FORT COLLINS, Colo. — One mountain lion and two skunks have tested positive for rabies in Larimer County since the beginning of 2020. The overall number of positive animals in the county is consistent with previous years in March, however, Colorado Parks and Wildlife, the Larimer County Department of Health and Environment (LCDHE) and the Colorado Department of Public Health and Environment (CDPHE) urge residents to stay away from stray and wild animals, check pets’ rabies vaccination status and take other precautions to avoid rabies.
Rabies is regularly found in Colorado wildlife, especially skunks and bats. Interaction between humans and wild animals, particularly bats, skunks, foxes and raccoons, increases the risk of rabies exposure to pets and people, said Dr. Jennifer House, Colorado state public health veterinarian.
“If you or your pets have had contact with wildlife, call LCDHE at 970-498-6775 for those in Larimer County or CDPHE at 303-692-2700 immediately,” House said.
She added that it is also crucial to make sure all dogs and cats are vaccinated.
“The vaccine can prevent companion animals from getting rabies from wildlife and possibly exposing your whole family to the disease,” she said.
According to the CDPHE, eight animals have been found carrying rabies in the state so far this year (seven skunks and one mountain lion) including the three that have been found in Larimer County. The numbers represent only animals that were tested after they had encounters with people, pets or livestock. There are many more rabid animals in the Colorado outdoors that never get tested.
Rabies is spread primarily through the bite of rabid animals. It is almost always fatal in humans once symptoms appear. People who have been bitten or scratched by an unfamiliar animal should contact their health care provider immediately to reduce the risk of rabies.
How to stay safe:
Vaccinate your pets. Use a licensed veterinarian, and make sure you keep up with pets’ booster shots.
Leash your dog. Protect dogs and wildlife by keeping your pet on a leash while walking or hiking.
Keep cats and other pets inside at night. Keep dogs within your sight (in a fenced yard or on leash) during the day while outside. Keep pet doors locked at night to keep pets inside and prevent wildlife from entering.
Call your veterinarian promptly if you believe your pet has been exposed to a wild animal.
Call your local public health agency if you have contact with a wild animal.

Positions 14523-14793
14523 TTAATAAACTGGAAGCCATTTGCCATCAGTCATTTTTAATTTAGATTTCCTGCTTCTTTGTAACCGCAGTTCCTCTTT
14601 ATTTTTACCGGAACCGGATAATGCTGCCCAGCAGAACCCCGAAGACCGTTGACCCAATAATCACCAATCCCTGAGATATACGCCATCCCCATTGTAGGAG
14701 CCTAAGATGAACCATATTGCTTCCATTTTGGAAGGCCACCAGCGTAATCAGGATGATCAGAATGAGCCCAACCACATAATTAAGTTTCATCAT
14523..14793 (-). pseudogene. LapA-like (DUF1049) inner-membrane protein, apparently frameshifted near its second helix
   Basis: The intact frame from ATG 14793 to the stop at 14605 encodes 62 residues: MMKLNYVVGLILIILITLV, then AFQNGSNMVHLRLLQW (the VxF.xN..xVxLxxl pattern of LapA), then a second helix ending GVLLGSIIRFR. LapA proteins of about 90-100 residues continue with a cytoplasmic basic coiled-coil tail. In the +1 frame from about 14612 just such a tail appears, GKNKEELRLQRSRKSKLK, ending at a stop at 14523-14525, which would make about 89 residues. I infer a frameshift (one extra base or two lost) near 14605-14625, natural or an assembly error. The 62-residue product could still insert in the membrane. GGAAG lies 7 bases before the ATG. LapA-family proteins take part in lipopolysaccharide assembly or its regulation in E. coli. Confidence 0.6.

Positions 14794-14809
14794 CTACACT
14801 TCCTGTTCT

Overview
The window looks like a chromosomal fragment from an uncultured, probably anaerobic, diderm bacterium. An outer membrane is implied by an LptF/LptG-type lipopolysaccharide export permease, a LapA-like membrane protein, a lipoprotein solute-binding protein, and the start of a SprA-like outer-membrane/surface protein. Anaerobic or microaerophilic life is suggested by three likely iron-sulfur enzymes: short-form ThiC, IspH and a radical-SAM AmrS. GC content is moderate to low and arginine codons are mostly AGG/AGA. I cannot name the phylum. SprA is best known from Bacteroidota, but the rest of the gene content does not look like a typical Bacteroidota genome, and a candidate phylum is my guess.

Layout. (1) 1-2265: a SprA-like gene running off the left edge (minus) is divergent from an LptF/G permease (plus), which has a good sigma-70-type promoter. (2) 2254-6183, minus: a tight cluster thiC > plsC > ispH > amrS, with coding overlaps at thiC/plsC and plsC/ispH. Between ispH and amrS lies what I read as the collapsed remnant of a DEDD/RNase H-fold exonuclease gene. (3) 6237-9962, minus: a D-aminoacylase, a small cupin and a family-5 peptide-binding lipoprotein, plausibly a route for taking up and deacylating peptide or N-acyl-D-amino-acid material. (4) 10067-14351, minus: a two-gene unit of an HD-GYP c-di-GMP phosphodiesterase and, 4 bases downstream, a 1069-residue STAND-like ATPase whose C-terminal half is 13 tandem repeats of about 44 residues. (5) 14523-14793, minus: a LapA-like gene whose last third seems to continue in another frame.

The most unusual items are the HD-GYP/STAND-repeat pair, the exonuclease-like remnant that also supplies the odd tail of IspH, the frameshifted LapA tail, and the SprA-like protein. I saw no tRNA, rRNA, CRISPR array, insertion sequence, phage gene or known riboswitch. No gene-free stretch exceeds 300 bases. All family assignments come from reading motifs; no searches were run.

Vaccinate pastured animals annually. Have a licensed veterinarian administer an approved large-animal rabies vaccine.
Bat-proof your home. Information is available at www.cdc.gov/rabies/bats/management
Use a veterinarian-approved flea and tick preventative on your cats and dogs. Fleas and ticks do not transmit rabies, but they do transmit diseases such as plague and Tularemia.
Never touch or feed wild or stray animals. Don’t leave pet food outdoors. You will also attract mice and other small rodents if you leave food out.
Important Phone Numbers/Points of Contact
If you see a sick, orphaned, or dead wild animal, do not touch it, just leave it alone. You can report it to CPW by calling our Fort Collins office at 970-472-4300 or our Denver office at 303-291-7227.
You can also report abnormally acting wildlife to Larimer Humane Society Animal Control at 970-226-3647, ext. 7.
Contact Larimer Humane Society Animal Control at 970-226-3647 if you encounter a lost or stray dog or cat.
If you or your pet has direct contact with wildlife, contact LCDHE at 970-498-6775, or your local health department if located outside of Larimer County.
Tips to recognize sick wildlife:
Many healthy wild animals are normally afraid of humans; sick animals often do not run away when spotted by people. Sick animals may approach people or their pets. Skunks and raccoons are mostly nocturnal and may be sick if they are seen being active during the daytime.
Some rabid animals are overly quiet and passive and want to hide. Don’t bother them.
Rabid wildlife might have trouble walking, flying, eating or drinking. They may walk like they’re “drunk,” i.e. wobbly and off-balance.